We are devastated to hear of Emma’s passing. On behalf of the University of Edinburgh’s Gender Politics Research Group, we extend our condolences to Emma’s colleagues at Engender, her partner Kenny, and her family and friends.
Emma was a true force in the Scottish women’s movement – brilliant, incisive, determined, but always approaching her work with a glint of humour. Gender politics researchers at Edinburgh have worked with Engender since its inception – and it was always a delight to work with Emma on research projects, panels, and events. You knew if you saw your name next to hers that you were in good hands (and that you would have a good chat afterwards!). And she was unfailingly kind and generous with her time – giving advice, bringing people together, making connections – whether formally in policy spaces, or informally over a cuppa and cake (where she memorably let one of us – on maternity leave at the time – rant for an extended period about the reduction of buggy spaces on buses, then gave us reams of advice about how to get things done!). The big things that she did matter immensely, but it was also the little things – the note she’d send you, for example, in a private message during a formal Zoom meeting asking how your kids were.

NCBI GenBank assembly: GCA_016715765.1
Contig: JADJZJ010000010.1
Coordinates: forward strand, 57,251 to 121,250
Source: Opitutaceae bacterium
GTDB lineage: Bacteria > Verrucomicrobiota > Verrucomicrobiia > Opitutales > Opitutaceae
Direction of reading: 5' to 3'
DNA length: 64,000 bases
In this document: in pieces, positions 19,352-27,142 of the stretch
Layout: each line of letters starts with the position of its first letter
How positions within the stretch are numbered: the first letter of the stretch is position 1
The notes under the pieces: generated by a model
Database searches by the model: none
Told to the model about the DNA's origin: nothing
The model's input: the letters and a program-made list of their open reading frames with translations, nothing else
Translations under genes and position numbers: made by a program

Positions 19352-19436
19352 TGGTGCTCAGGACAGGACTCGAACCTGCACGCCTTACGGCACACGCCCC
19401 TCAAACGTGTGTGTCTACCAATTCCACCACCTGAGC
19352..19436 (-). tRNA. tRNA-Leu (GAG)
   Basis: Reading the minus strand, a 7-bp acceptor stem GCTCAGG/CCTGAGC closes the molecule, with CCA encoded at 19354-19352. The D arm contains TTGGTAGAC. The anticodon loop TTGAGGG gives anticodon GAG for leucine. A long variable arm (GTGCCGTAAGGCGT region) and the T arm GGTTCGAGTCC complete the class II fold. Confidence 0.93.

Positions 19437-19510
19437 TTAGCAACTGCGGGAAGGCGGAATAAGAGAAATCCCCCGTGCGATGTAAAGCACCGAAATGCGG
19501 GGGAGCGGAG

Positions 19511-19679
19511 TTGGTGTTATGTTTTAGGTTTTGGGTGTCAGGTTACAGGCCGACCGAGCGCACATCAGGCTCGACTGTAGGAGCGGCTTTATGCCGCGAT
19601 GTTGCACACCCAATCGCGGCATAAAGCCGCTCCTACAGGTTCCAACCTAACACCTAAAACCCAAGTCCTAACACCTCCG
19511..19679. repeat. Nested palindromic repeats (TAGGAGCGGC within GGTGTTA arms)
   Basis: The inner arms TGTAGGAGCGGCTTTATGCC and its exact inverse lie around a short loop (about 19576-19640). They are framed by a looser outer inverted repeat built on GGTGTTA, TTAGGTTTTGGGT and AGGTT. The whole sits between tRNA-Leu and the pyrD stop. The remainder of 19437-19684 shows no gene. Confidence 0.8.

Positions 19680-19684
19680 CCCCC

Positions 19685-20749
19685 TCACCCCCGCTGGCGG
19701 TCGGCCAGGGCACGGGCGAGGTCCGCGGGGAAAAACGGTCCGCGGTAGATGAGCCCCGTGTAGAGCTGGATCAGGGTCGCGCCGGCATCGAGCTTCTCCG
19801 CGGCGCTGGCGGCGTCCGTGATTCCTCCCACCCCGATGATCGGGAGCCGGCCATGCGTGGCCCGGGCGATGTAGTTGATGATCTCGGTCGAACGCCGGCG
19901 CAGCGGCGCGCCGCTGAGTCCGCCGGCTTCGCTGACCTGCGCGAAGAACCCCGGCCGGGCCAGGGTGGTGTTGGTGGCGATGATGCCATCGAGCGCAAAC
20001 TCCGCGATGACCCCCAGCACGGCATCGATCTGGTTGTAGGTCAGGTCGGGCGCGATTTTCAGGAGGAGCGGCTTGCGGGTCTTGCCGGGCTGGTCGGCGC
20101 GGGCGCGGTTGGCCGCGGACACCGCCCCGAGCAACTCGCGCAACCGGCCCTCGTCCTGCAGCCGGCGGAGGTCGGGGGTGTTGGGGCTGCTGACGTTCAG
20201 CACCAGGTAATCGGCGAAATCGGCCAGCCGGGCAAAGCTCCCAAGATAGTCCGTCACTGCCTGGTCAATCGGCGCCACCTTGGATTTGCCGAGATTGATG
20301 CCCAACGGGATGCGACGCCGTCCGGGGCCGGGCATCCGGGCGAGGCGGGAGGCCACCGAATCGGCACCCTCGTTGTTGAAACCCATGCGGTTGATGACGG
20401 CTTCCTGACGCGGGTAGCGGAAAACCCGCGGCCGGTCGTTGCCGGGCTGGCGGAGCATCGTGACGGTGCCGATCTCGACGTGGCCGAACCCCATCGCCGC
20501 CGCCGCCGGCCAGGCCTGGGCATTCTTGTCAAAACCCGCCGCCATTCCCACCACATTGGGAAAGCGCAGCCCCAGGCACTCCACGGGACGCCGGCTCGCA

It is hard to find the words to capture this loss – for those who loved her, and for the wider movement. Even speaking of Emma in the past tense seems an impossibility. Her legacy is immense – envisioning a different, and feminist, future for Scotland. The tributes that we have seen over the past several days reflect the far-reaching impact that she had on so many people, and their commitment to upholding her legacy and continuing to push for change.
We are grateful to have known her. Rest in power, Emma.
Meryl Kenny, Fiona Mackay and Claire Duncanson (on behalf of the University of Edinburgh’s Gender Politics Research Group)